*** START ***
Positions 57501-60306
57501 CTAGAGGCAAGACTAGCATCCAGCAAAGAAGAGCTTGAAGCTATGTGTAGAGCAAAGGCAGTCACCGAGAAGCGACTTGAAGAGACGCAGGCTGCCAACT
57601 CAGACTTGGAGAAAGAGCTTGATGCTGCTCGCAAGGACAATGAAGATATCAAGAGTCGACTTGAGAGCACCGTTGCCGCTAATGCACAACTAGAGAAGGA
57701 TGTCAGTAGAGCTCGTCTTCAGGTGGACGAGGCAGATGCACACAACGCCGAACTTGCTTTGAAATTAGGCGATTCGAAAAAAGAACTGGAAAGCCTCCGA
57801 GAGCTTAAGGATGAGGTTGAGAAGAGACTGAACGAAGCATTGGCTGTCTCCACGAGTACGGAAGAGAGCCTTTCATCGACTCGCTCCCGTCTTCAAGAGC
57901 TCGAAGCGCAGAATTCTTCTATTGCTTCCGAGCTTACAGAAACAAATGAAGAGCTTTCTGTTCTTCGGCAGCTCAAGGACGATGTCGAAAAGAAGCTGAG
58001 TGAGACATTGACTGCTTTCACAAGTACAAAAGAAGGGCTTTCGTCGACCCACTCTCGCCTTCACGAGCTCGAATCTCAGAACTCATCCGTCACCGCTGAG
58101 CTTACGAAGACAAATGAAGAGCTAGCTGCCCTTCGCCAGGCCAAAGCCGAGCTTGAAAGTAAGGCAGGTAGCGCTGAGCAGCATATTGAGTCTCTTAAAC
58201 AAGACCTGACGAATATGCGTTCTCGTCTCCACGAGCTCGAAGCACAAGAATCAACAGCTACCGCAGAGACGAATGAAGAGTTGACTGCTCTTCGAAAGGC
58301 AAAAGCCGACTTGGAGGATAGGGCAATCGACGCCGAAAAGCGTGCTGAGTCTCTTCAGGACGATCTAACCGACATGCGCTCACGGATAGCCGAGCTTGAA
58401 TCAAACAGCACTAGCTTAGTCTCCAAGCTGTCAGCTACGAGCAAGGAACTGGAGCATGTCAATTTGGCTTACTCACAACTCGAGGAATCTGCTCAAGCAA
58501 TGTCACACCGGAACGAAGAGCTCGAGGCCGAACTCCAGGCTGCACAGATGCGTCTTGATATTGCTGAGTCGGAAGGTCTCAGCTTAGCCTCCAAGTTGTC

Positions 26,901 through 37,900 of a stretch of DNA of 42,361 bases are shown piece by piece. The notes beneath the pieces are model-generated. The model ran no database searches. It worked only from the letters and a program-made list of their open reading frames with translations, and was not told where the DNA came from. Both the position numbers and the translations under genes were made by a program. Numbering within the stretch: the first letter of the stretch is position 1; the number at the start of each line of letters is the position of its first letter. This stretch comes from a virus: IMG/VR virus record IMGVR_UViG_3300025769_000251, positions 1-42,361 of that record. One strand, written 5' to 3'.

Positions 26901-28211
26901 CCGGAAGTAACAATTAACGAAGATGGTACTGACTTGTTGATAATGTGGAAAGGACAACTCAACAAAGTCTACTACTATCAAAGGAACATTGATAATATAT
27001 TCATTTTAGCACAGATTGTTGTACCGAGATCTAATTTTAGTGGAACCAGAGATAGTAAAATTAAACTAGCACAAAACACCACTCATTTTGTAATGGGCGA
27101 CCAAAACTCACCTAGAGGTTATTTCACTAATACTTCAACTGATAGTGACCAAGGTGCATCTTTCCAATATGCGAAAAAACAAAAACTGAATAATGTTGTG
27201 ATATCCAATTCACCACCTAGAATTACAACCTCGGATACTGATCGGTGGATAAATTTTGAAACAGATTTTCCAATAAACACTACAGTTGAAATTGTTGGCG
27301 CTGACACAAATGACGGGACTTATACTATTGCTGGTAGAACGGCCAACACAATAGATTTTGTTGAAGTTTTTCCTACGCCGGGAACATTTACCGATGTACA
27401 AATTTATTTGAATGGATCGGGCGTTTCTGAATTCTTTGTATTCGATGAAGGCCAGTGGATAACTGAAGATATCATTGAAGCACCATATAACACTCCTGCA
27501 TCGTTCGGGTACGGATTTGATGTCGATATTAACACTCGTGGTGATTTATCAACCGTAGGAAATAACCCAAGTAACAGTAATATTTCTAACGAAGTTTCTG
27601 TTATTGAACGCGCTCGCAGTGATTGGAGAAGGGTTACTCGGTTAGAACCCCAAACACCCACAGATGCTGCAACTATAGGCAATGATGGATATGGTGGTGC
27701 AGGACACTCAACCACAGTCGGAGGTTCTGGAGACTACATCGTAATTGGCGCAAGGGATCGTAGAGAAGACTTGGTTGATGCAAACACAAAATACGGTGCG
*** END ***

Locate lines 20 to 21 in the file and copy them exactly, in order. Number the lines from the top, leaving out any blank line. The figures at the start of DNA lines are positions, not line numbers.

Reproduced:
27401 AATTTATTTGAATGGATCGGGCGTTTCTGAATTCTTTGTATTCGATGAAGGCCAGTGGATAACTGAAGATATCATTGAAGCACCATATAACACTCCTGCA
27501 TCGTTCGGGTACGGATTTGATGTCGATATTAACACTCGTGGTGATTTATCAACCGTAGGAAATAACCCAAGTAACAGTAATATTTCTAACGAAGTTTCTG